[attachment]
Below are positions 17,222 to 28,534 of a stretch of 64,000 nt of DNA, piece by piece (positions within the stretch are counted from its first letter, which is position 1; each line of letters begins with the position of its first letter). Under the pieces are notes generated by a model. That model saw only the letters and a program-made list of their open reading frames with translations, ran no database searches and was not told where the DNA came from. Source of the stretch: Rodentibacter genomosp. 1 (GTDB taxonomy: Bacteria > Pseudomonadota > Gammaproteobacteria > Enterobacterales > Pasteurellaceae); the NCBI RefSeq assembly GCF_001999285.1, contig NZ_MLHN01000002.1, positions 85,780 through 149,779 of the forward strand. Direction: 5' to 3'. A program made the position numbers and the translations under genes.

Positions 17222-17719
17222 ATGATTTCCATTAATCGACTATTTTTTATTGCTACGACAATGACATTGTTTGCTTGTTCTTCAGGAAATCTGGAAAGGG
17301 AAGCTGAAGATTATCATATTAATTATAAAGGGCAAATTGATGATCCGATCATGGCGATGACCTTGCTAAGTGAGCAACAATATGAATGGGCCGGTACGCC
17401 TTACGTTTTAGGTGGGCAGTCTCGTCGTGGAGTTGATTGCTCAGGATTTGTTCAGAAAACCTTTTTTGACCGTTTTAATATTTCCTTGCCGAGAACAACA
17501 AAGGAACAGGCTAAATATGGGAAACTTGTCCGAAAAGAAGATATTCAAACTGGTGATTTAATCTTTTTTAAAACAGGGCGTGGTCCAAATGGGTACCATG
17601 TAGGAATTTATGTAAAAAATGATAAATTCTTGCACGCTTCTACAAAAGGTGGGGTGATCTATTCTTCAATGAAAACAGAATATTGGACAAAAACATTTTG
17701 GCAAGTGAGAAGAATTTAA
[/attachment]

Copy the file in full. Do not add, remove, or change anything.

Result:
Below are positions 17,222 to 28,534 of a stretch of 64,000 nt of DNA, piece by piece (positions within the stretch are counted from its first letter, which is position 1; each line of letters begins with the position of its first letter). Under the pieces are notes generated by a model. That model saw only the letters and a program-made list of their open reading frames with translations, ran no database searches and was not told where the DNA came from. Source of the stretch: Rodentibacter genomosp. 1 (GTDB taxonomy: Bacteria > Pseudomonadota > Gammaproteobacteria > Enterobacterales > Pasteurellaceae); the NCBI RefSeq assembly GCF_001999285.1, contig NZ_MLHN01000002.1, positions 85,780 through 149,779 of the forward strand. Direction: 5' to 3'. A program made the position numbers and the translations under genes.

Positions 17222-17719
17222 ATGATTTCCATTAATCGACTATTTTTTATTGCTACGACAATGACATTGTTTGCTTGTTCTTCAGGAAATCTGGAAAGGG
17301 AAGCTGAAGATTATCATATTAATTATAAAGGGCAAATTGATGATCCGATCATGGCGATGACCTTGCTAAGTGAGCAACAATATGAATGGGCCGGTACGCC
17401 TTACGTTTTAGGTGGGCAGTCTCGTCGTGGAGTTGATTGCTCAGGATTTGTTCAGAAAACCTTTTTTGACCGTTTTAATATTTCCTTGCCGAGAACAACA
17501 AAGGAACAGGCTAAATATGGGAAACTTGTCCGAAAAGAAGATATTCAAACTGGTGATTTAATCTTTTTTAAAACAGGGCGTGGTCCAAATGGGTACCATG
17601 TAGGAATTTATGTAAAAAATGATAAATTCTTGCACGCTTCTACAAAAGGTGGGGTGATCTATTCTTCAATGAAAACAGAATATTGGACAAAAACATTTTG
17701 GCAAGTGAGAAGAATTTAA